Vanguard October 1915
Source: Unattributed but almost certainly by Peter Petroff, Vanguard, No.2. October, 1915, p. 7;
Transcribed: by Ted Crawford.
In spite of the British Government’s prevention of British Socialists attending a gathering of representative Socialists in Switzerland by the refusal of passports, a most successful conference took place, not at Berne as originally intended, but at another town.
The conference was attended by seven delegates from the anti-war section of the German Democratic Party, two from the French trade unions (the French Socialist Party being hopeless), three from the Italian Socialist Party, and others representing Bulgaria and the other Balkan States, Norway, Switzerland, and Russia. “Socialist patriots” were excluded.
The proceedings lasted three days. The German delegates asserted that the majority of the members of their party are opposed to their Executive and to the Reichstag group who voted for the war credits, but the opposition had so far lacked coherence and therefore effectiveness. The French pointed out that the opposition to the war and to the “Socialist patriots” is growing. At a recent conference of French trade unionists a resolution against the war was rejected, but about a third favoured the resolution. Although no Belgians were present, it was asserted a large number of Belgian Social Democrats treat Vandervelde with the perfect contempt we think he merits.
Both sections of the Russian Social Democrats at the conference are internationalists and are fighting the Russian Government with all their might. The “majority” section declares that the defeat of the Tsars army would be the lesser evil for the Russian and European democracy. They urge civil war for the establishment of a democratic republic in Russia, and international action to stop the war and defeat the bourgeoisie. The “minority” oppose the “lesser evil” idea, and declare against defeats or victories. (We learn that a gigantic political strike has already been declared in Petrograd and other important centres. We wish our comrades every success).
The third and last day of the conference was devoted to the consideration of a manifesto against the war to be issued to the workers of the world.
From the “Avanti,” the central organ of our Italian party, we learn that efforts are being made to discredit the conference by statements to the effect that it dissolved without coming to any agreement. Those responsible are ex-Socialists attached to the European capitalist press. The editor of the “Avanti” asserts that about 49 delegates participated in the proceedings, and at least 12 nations were represented. The manifesto above referred to is to be issued in German and French, and will be signed by two from each nation. Emphasis will be laid on the only war worth fighting – the Class War for Social Democracy. This the editor considers will renew the workers’ solidarity, which no militarism ever again will destroy. Even should those controlling the International Socialist Bureau continue the policy of keeping the respective parties apart, this conference clearly indicates that the International itself will go on. The traitors to the International will have to be treated later on.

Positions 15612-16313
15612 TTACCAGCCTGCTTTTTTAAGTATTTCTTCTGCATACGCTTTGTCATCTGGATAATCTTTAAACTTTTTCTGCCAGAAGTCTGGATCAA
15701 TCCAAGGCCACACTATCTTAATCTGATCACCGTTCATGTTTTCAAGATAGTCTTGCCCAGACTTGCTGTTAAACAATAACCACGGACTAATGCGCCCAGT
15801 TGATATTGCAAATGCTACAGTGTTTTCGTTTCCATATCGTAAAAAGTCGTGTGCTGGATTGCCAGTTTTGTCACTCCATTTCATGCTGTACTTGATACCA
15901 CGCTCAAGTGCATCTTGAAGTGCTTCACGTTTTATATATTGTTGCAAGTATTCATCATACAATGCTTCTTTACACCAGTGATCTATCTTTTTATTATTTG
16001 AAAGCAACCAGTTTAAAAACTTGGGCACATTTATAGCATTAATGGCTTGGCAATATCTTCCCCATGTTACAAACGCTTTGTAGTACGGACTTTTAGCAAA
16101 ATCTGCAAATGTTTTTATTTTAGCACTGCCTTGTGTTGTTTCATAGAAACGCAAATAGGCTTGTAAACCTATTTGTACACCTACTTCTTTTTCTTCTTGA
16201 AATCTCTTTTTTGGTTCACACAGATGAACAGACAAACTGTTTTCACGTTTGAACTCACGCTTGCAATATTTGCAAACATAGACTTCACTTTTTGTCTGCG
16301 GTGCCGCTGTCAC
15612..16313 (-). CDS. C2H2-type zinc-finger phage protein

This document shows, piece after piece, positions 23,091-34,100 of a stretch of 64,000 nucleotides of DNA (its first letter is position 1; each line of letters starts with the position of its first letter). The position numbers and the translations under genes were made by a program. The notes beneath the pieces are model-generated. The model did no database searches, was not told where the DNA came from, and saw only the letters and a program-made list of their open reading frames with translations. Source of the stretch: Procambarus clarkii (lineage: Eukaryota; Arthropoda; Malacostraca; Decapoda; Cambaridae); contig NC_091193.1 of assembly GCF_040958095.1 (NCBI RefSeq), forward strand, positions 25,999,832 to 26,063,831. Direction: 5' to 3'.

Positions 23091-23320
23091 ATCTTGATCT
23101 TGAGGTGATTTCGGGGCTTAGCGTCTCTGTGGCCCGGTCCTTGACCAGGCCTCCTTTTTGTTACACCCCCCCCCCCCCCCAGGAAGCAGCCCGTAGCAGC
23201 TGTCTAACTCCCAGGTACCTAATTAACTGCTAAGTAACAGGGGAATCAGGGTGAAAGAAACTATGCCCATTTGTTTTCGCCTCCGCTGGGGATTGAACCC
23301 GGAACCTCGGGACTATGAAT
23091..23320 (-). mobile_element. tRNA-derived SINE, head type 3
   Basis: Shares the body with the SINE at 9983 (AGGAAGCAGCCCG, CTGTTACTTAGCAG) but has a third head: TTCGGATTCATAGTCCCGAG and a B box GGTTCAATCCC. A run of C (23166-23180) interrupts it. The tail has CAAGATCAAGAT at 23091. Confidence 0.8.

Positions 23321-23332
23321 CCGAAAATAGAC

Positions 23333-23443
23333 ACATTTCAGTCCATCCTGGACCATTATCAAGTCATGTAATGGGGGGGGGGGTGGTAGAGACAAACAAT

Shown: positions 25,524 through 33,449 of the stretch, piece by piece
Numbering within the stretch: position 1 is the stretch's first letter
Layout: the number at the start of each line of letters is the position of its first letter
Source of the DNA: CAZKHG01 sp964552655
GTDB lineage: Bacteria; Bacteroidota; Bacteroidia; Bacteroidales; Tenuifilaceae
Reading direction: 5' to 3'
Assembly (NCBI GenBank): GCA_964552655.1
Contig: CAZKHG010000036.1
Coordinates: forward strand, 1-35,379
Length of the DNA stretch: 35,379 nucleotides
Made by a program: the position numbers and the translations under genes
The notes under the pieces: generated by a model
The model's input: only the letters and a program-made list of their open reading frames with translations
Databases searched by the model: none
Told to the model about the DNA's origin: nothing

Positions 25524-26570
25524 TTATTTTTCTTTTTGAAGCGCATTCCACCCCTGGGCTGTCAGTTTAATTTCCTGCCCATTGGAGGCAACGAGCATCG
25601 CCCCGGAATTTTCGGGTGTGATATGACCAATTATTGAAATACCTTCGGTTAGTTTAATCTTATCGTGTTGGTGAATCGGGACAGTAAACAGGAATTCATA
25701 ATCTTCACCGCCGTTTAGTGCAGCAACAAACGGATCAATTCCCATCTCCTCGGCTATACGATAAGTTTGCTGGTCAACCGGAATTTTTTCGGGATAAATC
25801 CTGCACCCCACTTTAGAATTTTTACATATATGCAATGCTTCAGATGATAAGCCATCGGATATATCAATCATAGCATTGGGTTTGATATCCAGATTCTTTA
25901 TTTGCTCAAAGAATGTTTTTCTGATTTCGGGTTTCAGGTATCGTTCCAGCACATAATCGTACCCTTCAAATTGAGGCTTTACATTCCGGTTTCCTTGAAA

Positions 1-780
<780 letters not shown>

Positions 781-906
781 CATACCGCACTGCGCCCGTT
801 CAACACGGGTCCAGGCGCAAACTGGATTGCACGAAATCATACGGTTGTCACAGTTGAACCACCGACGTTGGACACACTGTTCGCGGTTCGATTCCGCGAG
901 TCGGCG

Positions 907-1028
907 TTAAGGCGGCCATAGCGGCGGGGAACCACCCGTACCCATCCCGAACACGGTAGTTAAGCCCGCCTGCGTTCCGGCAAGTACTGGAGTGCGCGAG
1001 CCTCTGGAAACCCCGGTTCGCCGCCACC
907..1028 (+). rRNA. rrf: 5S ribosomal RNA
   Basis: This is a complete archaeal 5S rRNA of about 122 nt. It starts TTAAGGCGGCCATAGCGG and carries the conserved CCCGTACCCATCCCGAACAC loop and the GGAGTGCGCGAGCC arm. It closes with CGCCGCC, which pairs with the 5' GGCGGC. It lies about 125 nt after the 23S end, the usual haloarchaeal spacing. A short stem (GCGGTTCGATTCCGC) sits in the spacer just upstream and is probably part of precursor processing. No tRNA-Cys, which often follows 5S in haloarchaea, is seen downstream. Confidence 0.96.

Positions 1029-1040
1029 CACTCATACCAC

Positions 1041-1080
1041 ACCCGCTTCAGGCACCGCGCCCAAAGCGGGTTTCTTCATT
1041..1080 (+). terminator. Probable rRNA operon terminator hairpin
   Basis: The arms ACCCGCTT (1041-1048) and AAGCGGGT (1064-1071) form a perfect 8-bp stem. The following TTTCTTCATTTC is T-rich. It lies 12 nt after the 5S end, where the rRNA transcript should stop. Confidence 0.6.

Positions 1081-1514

We side with Morgari of Italy when be charges Vandervelde with doing everything to prevent the International coming together.
We draw attention to the fact that Hyndman’s paper, “Justice,” which boasts its international information, was totally innocent of the International conference. At least, it said so. “None so blind,” etc. From what we have seen in Britain, we must put down the bell on those who are constantly whining, “Trust your leaders.” Faithful Social Democrats here have been led a sorry dance by the bourgeois members of the Central Branch of the B.S.P. Our business is to trust ourselves and our cause and line up with our world comrades as quickly as we can.
We assure our comrades that we in Glasgow are internationalists first, last, and all the time.